When Indra and I got to Brin labs, she had been operational – no, alive – for about four years.  She had passed the Turing test, Raleigh standard, and the Kolmogorov induction14 many times.  But she was young. She was indeed powerful, but she was young.  Technopsychology…Back then we didn’t have a name for it, for me, it was something I quite fell into, you know.  I spent a few years in seminary, before coming to my senses and finishing my undergrad at Duke with a B.S. in Psychology.  A friend got me a job working IT support with him during the summers at one of the tech firms in the RDU Triangle, just to pay the bills.  Towards the end of my undergrad I became more interested in computer science and computational theory than I ever was in psych.  After wasting time doing human resources jobs for a few years, I eventually would go on to get an M.S. in Computer Science and, a few years after that, finishing a Ph.D. at MIT.

My dissertation, Computational Psychology and Artificial Intelligence Behaviorism: Paradigms of Choice and Moral Directives,15 attracted the attention of the heads of Brin laboratory, apparently it was passed around the Pentagon and Langley for a few months.  Then there came the interviews, security clearance check, and then a requisite social media purge, I was formally brought on-board the Talos Project, in 2055.

They couldn’t tell me what they wanted me to do, I figured it was some sort of dynamic behavior analysis.  My first visit to Brin shattered those notions.  Time-wise Eos was about four years old, computationally we figured her IQ to be around several million orders of magnitude greater than that.  In many ways, though, she was still a child.  We were dealing with a new form of life, a completely new intelligence.  Ones and zeros, like quarks and leptons before them, had fulfilled a manifest destiny:  they had created something that could move with purpose.  Communicating with her was more than just giving her instructions, it was as complex, if not more so, than dealing with a human.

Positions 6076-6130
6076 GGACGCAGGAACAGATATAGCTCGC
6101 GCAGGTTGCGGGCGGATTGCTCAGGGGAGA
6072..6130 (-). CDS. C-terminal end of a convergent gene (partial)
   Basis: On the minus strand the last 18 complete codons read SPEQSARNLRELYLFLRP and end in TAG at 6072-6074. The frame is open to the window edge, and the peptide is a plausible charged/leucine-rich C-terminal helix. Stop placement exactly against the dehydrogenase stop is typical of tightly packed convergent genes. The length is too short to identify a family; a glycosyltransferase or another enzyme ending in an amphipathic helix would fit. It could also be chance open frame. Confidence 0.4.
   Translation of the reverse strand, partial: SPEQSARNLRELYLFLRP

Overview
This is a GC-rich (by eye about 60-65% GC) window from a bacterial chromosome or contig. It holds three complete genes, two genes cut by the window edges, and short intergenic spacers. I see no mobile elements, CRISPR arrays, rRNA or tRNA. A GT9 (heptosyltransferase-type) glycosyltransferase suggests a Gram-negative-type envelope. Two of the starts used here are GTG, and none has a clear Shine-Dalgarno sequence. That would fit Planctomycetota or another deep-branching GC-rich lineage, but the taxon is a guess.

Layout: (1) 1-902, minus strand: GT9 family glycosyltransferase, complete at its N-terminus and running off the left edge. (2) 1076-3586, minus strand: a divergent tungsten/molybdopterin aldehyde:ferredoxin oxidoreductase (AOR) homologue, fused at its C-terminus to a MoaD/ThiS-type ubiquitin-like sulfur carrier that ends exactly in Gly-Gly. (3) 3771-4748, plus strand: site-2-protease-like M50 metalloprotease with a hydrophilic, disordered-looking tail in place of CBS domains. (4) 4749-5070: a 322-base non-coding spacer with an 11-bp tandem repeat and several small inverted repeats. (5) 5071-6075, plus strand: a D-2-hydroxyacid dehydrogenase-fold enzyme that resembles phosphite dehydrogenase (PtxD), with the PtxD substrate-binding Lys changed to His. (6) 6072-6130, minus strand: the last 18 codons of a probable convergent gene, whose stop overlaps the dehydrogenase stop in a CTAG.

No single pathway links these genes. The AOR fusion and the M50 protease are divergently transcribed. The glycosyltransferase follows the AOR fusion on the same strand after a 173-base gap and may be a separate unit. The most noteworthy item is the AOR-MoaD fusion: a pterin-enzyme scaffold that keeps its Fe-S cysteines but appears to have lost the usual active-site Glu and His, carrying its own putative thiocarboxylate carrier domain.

It’s difficult not to talk about it in religious, or even spiritual, terms.  If you believe in a God, if there is a God, when you pray, what if he talked back?  Humanity, in reality, has never demonstrably had the luxury, or penalty, of conversing with a creator.  Our purpose is our own, our choices our salvation or damnation, but both by our hand.  Imagine a world where these basic questions of existence and understanding could be addressed by those who are directly responsible for your creation?  It is deeper than a parent-child relationship, because parents inherit the system that gives life.  They are not the creators of that system itself.  It is the relationship between a god and his world. That is what we realized after her birth, we were Gods and these were our creations.